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So many business owners have no idea what their business is worth. Arriving at the true market value of a business involves a full assessment of all aspects of the business. Although the net profit is the main determining factor, other important aspects have to be considered, such as the lease  terms of the business premises, the degree of risk, the tangible assets, the strength of the client  base, the competition, the staff, the skills needed to run the business, the potential to grow the  business, plus many other minor factors. The ‘goodwill’ of a business is defined as the sustainable  future profitability of the business, if ownership changes. There is no universally accepted method  of valuing small to medium (SMEs) sized, privately owned businesses. If you ask 10 different  business valuers or accountants to value your business, you’ll probably get 10 different values.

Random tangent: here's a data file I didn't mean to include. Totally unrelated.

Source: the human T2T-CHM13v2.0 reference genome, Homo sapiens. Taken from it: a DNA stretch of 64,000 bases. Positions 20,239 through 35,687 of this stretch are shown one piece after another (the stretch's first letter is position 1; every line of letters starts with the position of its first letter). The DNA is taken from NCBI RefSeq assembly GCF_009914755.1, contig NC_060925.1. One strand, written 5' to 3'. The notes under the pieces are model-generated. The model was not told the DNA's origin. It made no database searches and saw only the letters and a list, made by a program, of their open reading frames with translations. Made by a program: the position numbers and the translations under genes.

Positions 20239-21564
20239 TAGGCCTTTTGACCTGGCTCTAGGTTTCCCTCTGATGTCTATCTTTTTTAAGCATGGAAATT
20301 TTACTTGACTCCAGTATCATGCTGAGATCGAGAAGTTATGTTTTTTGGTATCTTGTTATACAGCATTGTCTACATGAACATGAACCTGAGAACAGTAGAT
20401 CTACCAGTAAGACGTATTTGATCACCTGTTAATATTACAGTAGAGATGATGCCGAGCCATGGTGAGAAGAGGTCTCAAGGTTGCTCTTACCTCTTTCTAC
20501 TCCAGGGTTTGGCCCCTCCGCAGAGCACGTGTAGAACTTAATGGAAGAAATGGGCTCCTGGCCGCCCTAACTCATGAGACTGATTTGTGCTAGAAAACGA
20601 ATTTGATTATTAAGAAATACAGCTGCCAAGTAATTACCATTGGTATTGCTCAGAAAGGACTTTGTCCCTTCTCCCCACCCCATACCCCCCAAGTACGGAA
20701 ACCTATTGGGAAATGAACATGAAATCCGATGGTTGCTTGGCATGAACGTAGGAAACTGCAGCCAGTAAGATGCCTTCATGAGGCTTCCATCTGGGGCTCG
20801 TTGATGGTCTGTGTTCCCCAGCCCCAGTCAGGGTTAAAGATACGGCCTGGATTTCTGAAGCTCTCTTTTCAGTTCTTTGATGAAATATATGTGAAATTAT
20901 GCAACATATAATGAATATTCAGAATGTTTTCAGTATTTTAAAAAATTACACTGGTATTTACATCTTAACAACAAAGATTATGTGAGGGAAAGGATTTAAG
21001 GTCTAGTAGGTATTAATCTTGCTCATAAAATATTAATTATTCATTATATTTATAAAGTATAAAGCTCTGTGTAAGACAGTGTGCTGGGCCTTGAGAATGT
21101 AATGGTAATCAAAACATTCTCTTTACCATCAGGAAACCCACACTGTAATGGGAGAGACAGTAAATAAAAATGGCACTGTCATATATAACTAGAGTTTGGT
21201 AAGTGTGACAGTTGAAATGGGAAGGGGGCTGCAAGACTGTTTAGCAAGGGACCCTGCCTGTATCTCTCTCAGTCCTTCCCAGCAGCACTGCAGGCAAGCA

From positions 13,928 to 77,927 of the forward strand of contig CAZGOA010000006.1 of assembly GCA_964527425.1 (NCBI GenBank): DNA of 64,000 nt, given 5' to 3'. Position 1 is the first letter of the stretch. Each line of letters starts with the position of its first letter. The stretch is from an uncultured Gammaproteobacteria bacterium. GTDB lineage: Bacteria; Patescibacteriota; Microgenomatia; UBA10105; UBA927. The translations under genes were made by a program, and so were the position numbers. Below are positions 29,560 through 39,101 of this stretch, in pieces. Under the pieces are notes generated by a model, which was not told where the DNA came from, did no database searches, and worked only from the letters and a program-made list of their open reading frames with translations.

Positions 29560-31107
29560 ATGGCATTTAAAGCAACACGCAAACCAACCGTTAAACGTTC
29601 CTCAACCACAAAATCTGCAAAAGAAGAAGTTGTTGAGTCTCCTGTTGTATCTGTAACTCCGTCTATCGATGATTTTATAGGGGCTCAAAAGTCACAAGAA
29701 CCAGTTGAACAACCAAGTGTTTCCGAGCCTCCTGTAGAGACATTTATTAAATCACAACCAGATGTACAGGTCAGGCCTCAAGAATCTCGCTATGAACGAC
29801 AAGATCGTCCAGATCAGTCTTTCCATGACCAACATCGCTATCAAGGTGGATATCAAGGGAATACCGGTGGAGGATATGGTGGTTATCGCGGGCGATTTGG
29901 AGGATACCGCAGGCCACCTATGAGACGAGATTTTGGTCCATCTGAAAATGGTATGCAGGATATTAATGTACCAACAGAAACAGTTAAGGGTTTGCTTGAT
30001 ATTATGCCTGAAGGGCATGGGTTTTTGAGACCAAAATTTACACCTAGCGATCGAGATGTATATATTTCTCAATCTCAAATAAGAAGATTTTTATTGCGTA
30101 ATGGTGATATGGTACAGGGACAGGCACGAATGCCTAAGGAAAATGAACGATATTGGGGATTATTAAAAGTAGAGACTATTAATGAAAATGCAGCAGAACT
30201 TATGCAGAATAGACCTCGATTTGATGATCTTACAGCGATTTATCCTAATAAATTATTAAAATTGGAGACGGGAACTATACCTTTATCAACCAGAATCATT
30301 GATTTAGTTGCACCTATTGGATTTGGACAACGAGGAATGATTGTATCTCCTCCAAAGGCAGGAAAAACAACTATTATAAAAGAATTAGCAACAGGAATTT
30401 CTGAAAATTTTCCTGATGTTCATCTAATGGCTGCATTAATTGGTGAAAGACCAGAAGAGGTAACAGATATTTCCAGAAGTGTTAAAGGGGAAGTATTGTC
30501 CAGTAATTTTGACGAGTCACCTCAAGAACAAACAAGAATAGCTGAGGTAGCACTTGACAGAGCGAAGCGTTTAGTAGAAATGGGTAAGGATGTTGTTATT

Essentially, the value of a business is what a ready, willing and able buyer can be persuaded to pay for the business, in an ‘arm’s length’ transaction. Boil that statement down to reality and it means that one buyer may see value at the stated price and another may not, depending on their own perception of value, relating to your specific business.


Past sales of similar businesses are the most appropriate method of determining values of  businesses. The market today could be different to last year; market conditions change, so recent sales evidence is important. There are numerous methods used to value a business, such as Return on Investment (ROI), Capitalisation Method, Goodwill Method, Discounted Cash Flow Method, Cost to Create Approach, Net and Tangible Asset Method. So, the value of a business is what a buyer will pay for it, today.